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The Crossroads of Special Operations

Wednesday, September 22, 2021

Majorities of U.S. veterans, public say the wars in Iraq and Afghanistan were not worth fighting | Pew Research Center

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Nearly 18 years since the start of the war in Afghanistan and 16 years since the U.S. invasion of Iraq, majorities of U.S. military veterans say those wars were not worth fighting, according to a new Pew Research Center survey of veterans. A parallel survey of American adults finds that the public shares those sentiments.

Among veterans, 64% say the war in Iraq was not worth fighting considering the costs versus the benefits to the United States, while 33% say it was. The general public’s views are nearly identical: 62% of Americans overall say the Iraq War wasn’t worth it and 32% say it was. Similarly, majorities of both veterans (58%) and the public (59%) say the war in Afghanistan was not worth fighting. About four-in-ten or fewer say it was worth fighting.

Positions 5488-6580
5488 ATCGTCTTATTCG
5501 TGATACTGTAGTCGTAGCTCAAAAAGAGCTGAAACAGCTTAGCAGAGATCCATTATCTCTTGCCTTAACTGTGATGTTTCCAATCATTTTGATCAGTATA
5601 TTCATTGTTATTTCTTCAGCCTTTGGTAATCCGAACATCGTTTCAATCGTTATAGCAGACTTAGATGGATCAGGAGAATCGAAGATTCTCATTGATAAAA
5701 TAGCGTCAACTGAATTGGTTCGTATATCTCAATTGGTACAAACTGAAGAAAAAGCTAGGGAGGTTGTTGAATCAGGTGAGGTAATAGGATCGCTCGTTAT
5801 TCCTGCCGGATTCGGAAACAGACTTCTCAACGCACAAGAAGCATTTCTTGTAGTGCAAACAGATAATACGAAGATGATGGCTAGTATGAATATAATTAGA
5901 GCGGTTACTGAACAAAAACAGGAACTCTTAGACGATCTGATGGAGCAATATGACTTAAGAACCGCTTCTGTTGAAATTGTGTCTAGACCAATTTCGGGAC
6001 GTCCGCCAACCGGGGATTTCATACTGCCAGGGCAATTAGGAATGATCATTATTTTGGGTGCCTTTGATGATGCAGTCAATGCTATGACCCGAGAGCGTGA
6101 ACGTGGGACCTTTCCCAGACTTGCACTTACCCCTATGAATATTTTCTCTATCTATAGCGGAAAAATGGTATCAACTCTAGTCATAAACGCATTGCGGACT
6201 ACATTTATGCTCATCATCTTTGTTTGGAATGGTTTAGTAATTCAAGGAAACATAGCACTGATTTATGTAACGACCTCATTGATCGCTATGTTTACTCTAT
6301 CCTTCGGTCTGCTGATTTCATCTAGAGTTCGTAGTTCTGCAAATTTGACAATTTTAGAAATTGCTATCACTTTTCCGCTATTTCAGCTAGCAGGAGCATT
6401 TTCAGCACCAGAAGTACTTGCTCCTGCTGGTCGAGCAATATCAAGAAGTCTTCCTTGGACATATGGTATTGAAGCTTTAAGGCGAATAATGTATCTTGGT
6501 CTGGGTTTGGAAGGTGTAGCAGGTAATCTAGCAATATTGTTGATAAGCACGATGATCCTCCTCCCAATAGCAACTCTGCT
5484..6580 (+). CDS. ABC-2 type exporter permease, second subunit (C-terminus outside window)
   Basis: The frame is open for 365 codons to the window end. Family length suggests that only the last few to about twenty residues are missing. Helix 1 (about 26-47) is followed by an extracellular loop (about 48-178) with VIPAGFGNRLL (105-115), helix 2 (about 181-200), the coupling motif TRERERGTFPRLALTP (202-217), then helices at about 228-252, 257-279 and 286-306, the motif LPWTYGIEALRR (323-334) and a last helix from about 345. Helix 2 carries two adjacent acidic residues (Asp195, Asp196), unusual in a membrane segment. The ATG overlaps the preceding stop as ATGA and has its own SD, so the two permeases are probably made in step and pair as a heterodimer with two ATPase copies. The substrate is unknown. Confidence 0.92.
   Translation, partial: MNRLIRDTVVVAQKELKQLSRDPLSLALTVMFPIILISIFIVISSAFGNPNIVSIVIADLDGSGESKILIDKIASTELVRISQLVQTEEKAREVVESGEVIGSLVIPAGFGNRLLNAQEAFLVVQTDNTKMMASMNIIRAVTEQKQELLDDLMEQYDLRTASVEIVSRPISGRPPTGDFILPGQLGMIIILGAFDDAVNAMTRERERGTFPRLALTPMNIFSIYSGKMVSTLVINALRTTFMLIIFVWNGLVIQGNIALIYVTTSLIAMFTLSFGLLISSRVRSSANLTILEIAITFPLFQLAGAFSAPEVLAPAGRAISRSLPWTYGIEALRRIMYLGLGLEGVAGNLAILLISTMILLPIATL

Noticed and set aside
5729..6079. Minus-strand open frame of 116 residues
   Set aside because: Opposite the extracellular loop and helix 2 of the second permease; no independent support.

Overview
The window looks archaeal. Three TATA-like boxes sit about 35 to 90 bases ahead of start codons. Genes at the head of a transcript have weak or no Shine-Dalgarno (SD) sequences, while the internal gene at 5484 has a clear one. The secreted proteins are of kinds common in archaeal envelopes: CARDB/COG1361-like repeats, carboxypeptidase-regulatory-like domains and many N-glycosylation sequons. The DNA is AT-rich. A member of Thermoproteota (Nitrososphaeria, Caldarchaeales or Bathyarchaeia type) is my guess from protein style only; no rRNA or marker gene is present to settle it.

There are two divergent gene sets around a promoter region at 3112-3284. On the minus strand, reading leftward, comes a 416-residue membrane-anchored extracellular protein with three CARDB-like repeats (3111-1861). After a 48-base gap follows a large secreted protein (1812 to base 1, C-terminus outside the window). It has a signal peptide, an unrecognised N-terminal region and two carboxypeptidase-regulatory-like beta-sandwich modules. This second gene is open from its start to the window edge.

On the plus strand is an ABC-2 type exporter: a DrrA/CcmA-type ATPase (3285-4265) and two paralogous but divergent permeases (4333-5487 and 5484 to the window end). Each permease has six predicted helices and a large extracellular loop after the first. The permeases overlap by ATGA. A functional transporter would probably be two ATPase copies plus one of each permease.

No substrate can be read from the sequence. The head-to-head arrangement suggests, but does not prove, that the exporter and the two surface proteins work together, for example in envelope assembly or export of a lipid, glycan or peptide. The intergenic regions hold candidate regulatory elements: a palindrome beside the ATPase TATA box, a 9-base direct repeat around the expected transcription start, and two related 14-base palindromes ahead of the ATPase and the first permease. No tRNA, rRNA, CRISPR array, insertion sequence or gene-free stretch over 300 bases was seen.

Veterans who served in either Iraq or Afghanistan are no more supportive of those engagements than those who did not serve in these wars. And views do not differ based on rank or combat experience.

Source: Majorities of U.S. veterans, public say the wars in Iraq and Afghanistan were not worth fighting | Pew Research Center

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